Sadly, there are too many Norwich City supporters who believe that, behind those closed doors, the football club is some sort of utopian fantasy. But, as with any operation led by human beings, the reality is riddled with mistakes and flaws.
Football is like one huge game of poker. Except the risks are higher. And the competition fiercer.
Ultimately the reality is that this isn’t a computer game and the money isn’t fictional. And sadly Norwich have wasted far too much of it in recent years.
I’ve mentioned in a few of my articles the influence of Stuart Webber and how well he has conducted himself in his brief stint at the club; his honesty refreshing and his thinking modern. That said, his head is firmly on the chopping block and his decisions are waiting to be evaluated by 26,000 plus fans at Carrow Road alone.
Despite being drunk on optimism, there is still the unpleasant odour of last season still being churned around Carrow Road, and this season is Norwich’s one chance at redemption – the last drink at the soon-to-be-closing last chance saloon.
The reality is simple and dramatically clear – if promotion isn’t achieved in the upcoming campaign, financially, Norwich are in a mess.
Then players will leave Carrow Road quicker than you can say “sold”; Pritchard and Murphy(s) spearheading the list of assets who will disperse from Norfolk if promotion isn’t attained.
So why don’t Norwich get new investors?
Fans are absolutely right to question why external investment hasn’t graced the boardroom at NR1; personally, I see positives and negatives for this argument.
Firstly, why the financial difficulties maintaining a self-sustained football club has been widely documented, Norwich have spent four of the last six seasons in England’s top tier and in the apparent best league in the world. Before the signing of Ricky van Wolfswinkel in 2014, Norwich’s record signing was Dean Ashton for the basement price of £3.25m.
While I accept it’s all relative in terms of the inflation of transfer fees and calibre of the clubs they were purchased for, my point remains – money doesn’t guarantee success. No City fan questioned Alex Tettey’s price tag as he toe-poked Norwich ahead at Old Trafford, nor when Grant Holt rampaged through Roy Keane’s fragmented Ipswich Town.
And let’s not forget – we bought Wes Hoolahan and Grant Holt for less for a million pounds.
Yet when Norwich have engaged in higher stakes in order to compete, their attempts have often failed. The aforementioned Dutch striker being the epitome of a flawed and imbalanced recruitment system.
Conventionally City have always shopped more effectively when the poker chips have been reduced, the very market currently being delved into by Webber.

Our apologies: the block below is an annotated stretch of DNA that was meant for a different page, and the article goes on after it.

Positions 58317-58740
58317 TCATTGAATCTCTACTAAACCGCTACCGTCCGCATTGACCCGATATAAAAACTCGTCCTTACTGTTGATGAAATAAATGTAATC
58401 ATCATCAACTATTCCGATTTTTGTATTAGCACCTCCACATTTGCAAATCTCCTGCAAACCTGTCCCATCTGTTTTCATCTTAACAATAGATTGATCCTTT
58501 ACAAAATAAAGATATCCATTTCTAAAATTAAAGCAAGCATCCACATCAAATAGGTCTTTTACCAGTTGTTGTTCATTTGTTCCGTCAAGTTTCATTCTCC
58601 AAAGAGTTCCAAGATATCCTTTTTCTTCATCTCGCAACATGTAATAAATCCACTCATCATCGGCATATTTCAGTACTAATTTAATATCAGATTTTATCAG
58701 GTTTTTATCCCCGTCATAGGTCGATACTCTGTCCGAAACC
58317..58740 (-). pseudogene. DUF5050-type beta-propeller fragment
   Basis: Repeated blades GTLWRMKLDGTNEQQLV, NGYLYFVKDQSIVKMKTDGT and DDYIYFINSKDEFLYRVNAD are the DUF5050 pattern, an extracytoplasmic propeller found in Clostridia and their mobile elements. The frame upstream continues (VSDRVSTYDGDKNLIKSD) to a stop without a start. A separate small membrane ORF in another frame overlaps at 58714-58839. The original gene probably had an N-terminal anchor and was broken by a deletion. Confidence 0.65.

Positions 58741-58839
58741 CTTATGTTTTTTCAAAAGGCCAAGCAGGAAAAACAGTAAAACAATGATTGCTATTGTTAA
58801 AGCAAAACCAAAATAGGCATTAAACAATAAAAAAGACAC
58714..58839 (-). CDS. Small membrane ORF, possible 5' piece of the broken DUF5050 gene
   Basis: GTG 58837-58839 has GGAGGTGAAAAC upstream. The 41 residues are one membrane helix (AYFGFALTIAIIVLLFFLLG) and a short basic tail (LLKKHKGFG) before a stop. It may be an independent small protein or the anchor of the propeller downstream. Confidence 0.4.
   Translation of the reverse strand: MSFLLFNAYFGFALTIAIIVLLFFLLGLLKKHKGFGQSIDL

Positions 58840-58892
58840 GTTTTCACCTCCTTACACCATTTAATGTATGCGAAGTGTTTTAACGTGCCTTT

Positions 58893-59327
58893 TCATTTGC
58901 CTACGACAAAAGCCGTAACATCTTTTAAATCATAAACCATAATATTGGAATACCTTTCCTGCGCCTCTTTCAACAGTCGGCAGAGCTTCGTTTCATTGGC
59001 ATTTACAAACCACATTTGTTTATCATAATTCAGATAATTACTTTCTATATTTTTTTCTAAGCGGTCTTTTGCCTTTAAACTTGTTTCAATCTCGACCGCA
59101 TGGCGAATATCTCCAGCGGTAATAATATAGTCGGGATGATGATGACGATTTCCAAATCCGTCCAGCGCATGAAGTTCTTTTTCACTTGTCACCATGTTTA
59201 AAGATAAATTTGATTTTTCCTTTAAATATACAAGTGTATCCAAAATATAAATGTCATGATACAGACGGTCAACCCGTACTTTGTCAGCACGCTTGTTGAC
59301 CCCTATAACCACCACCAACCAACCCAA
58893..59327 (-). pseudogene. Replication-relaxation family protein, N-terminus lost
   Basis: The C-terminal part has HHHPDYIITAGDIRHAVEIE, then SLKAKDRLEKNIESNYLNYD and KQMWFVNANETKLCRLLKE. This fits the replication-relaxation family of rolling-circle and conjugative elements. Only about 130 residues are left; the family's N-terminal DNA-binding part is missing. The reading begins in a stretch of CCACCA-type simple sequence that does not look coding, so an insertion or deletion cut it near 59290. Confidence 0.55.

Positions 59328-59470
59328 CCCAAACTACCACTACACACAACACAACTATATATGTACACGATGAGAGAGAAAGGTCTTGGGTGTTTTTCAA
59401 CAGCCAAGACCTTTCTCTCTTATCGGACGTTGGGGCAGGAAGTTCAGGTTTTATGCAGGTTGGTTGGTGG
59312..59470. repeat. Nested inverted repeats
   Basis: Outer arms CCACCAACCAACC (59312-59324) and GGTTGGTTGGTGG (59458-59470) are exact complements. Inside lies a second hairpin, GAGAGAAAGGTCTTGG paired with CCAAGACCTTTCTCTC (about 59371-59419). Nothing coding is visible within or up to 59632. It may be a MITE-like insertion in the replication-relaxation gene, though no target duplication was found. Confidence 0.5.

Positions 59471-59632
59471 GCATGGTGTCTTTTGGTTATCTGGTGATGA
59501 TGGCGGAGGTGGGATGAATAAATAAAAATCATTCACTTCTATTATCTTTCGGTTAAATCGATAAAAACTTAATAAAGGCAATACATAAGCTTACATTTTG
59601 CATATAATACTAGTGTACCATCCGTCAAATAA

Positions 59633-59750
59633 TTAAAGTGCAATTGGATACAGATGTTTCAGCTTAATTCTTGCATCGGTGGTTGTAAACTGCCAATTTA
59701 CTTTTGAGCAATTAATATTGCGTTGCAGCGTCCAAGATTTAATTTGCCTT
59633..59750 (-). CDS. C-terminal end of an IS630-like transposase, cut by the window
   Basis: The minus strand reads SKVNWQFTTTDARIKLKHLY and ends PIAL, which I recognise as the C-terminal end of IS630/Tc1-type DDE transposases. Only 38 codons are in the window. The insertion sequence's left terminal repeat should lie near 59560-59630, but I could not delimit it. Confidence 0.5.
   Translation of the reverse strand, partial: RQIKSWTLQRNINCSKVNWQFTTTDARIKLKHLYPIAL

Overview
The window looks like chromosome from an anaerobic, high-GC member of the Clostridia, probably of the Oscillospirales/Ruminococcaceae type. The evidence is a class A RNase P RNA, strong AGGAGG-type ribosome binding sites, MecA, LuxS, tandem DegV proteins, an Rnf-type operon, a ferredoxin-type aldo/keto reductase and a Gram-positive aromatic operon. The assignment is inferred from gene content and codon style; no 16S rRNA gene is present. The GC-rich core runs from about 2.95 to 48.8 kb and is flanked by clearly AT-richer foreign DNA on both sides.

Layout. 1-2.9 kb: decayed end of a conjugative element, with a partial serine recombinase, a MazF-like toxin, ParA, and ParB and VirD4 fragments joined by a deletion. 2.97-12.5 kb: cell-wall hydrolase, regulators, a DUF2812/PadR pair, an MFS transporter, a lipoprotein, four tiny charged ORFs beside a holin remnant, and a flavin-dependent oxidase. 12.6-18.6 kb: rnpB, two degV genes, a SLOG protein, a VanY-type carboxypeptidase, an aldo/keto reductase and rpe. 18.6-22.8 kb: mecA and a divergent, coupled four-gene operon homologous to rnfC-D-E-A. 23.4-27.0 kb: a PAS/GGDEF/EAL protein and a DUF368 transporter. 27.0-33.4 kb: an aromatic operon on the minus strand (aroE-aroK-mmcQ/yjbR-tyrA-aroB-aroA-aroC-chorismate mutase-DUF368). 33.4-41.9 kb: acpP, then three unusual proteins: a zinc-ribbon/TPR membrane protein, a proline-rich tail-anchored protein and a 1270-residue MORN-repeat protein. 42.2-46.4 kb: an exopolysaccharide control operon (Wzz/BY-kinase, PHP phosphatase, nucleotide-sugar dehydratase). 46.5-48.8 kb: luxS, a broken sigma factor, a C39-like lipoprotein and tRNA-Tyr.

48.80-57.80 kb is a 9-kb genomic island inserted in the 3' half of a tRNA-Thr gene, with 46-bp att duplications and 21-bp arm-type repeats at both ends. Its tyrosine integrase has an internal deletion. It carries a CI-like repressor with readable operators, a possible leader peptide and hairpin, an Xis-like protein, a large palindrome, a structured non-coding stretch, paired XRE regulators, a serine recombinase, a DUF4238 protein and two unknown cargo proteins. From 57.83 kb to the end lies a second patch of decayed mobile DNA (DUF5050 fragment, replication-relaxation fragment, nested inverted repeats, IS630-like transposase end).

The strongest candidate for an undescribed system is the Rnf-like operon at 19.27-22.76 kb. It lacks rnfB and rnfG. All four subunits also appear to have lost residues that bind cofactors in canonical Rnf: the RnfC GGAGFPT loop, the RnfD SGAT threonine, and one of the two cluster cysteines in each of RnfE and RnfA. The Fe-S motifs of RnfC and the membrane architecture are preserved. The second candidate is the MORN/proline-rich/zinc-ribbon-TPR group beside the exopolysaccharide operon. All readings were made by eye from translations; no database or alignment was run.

Also, foreign ownership has a low risk of success based on evidence currently in the game. Despite the relative successes of Bournemouth, Chelsea and Watford, foreign ownership has been inconsistently frantic and business led.
I’m sure Leyton Orient fans were intrigued and excited by the purchase of Italian millionaire Francesco Becchetti after the disappointment of a play-off final defeat, in which they were one kick away from Championship football. But fast forward three years and Orient are no longer even a presence in league football.
That’s not to say there haven’t been successes.
I suppose it’s the classic argument of being careful what you wish for. Huddesfield Town’s owner Dean Hoyle has shown it is possible to be self-funding and reach the upper echelons of football. But there is an argument to suggest that recruitment and structure was key to their success; not ownership.
Ultimately, it’s easy to peer into the garden of other teams and find a fully blossoming bed of flowers that have been given time and placed in soil which helps them flourish. Money is indispensable in the glamour and sexiness of the Premier League; unfortunately media outlets see no glamour in a Burton away on a Tuesday night.
But what angers some supporters is the apparent lack of acceptance towards external investment. Why can’t Norwich find an independent investor to provide hard cash and get deals over the line? The simple fact is unless the deal financially benefits that individual, it is simply not viable. Sadly.
The recruitment at Norwich has been shambolic, unacceptable and disgraceful in recent years. The lop-sided playing squad and players being brought without fitting the philosophy or dynamic of this side seems strange. Ultimately fans see the amount of money that is floating around the game and desperately wanted to see their football club stick their chest out and risk its financial certainty.
I understand this viewpoint, but I think we are all agreed at the end of the day, we just want Norwich City to be represented on the football pitch. This becomes supremely difficult with a club in administration – see QPR, see Portsmouth etc.
Personally, I think Delia deserves a lot of credit for her reign of this football club. Under Robert Chase, Carrow Road mirrored a North Korean governmental building. Under Delia, you find a perfectly imperfect football club that is constantly learning.
This isn’t a Delia love-in however and I believe, if the investor is right, Delia should sell if she feels the offer benefits the club.
I am sure she would do that anyway. What she lacks in finance, she makes up for in passion.